A new report from AARP and Drexel University’s College of Nursing and Health Professionals sounds a warning about racial and ethnic disparities in health care as Pennsylvania’s population ages.
The report, entitled “Disrupting Disparities in Pennsylvania,” cites as its context the fact that demographic trends show Pennsylvania is growing older, and quickly.
“The Commonwealth is ranked eighth in the USA in terms of the percent of its population who are 65 and older, and the number of older adults is expected to exponentially increase as 79% of the population is greater than 18 years of age. This dramatic demographic trend has significant impact for all aspects of society, including ensuring healthy aging for all its residents,” the report says.
“Currently, most older Pennsylvanians live in rural areas, are primarily white and low income,” the report says. “However, in a short 20 years, there will be a dramatic demographic shift in the state with exponential growth in the aging population, particularly in the southeastern portion of the state. This region, anchored by Philadelphia, is the most populous and racially and ethnically diverse, and has a greater proportion of aging individuals living in poverty and with poor access to health care.”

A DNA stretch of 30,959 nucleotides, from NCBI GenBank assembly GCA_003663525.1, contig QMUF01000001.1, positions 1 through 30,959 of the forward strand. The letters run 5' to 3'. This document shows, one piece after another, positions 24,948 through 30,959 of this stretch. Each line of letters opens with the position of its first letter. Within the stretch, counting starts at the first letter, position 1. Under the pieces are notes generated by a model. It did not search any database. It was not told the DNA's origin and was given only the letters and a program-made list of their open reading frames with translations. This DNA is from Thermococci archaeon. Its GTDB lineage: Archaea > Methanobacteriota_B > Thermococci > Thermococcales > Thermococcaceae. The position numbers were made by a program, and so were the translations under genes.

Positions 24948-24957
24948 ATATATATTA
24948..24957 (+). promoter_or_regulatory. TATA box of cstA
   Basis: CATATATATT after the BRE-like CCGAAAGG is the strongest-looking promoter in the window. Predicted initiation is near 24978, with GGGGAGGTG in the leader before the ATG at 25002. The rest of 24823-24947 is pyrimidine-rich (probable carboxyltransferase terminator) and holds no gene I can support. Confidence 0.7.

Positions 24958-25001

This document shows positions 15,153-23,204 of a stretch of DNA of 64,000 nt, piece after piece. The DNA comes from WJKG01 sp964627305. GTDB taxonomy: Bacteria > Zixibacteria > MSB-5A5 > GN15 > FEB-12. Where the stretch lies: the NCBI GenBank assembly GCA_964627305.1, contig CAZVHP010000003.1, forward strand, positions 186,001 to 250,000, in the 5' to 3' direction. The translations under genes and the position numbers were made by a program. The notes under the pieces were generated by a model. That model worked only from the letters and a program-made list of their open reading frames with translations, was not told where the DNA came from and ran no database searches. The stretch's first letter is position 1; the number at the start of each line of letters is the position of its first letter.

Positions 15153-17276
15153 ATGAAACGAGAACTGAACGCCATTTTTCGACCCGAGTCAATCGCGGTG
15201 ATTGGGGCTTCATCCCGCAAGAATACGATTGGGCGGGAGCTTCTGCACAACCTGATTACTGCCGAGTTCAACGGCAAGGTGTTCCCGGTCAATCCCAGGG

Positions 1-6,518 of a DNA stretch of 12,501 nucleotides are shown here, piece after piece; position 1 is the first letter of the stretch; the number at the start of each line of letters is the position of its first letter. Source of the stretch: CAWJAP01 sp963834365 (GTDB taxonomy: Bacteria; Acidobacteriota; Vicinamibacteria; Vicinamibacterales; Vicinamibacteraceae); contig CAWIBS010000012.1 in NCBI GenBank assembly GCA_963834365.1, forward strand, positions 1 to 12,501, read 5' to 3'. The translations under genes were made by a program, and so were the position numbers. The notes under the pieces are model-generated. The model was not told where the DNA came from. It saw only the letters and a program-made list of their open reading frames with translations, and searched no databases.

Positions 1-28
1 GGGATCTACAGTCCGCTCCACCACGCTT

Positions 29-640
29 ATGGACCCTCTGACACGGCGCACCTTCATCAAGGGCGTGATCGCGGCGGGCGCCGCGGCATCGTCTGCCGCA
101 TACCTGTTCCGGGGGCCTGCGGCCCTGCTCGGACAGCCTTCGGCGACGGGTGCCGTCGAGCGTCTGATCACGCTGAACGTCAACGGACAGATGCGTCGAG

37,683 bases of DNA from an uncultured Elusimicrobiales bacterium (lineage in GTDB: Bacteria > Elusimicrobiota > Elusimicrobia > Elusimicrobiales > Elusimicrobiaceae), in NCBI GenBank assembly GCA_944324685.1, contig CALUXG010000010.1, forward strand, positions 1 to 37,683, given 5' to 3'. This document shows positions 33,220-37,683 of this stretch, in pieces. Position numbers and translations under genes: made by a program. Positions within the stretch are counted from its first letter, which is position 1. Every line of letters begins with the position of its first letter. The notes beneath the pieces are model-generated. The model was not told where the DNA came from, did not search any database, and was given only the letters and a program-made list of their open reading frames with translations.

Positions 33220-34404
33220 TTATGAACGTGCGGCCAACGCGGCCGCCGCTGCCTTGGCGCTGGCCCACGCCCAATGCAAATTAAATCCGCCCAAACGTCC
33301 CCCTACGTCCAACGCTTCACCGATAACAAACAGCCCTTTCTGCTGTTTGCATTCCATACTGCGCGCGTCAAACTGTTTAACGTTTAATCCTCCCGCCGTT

Angela Foreshaw-Rouse, manager of state operations and outreach for Pennsylvania AARP, said in an interview that health inequities are currently most pronounced in the state’s rural communities, where the so-called digital divide limits the use of telehealth to monitor patient care. For many Black and brown seniors across the state, the only internet access comes from libraries and senior centers.
“We want folks to know that there really is a need for all of our systems to continue [to] monitor health geography and racial and ethnic disparities that we have in Pennsylvania,” Foreshaw-Rouse said.
The pandemic only highlighted the seriousness of the problems, she said.
“COVID-19 has exacerbated deep-seated disparities that has further revealed the necessity to provide further access to health care through technology. And we have seen that technology take a front seat while many of us were in social isolation,” she said. “If you had to go to the doctor, those who were connected with high-speed internet and mobile devices were able to have telehealth visits.”
During the pandemic, internet access has been unavailable to many who do not have it at home and rely on locations that were closed because of public health restrictions, she said.
Among the report’s recommendations are retooling to accommodate an aging Pennsylvania and both expanding and diversifying the health care workforce to care for its residents.
“We want to support our health care workers in all our health care settings,” Foreshaw-Rouse said, “and make sure that we have a health care workforce to come that [offers] culturally competent care in preventing many of our chronic diseases that we see in Pennsylvania.”
Get daily updates from WHYY News!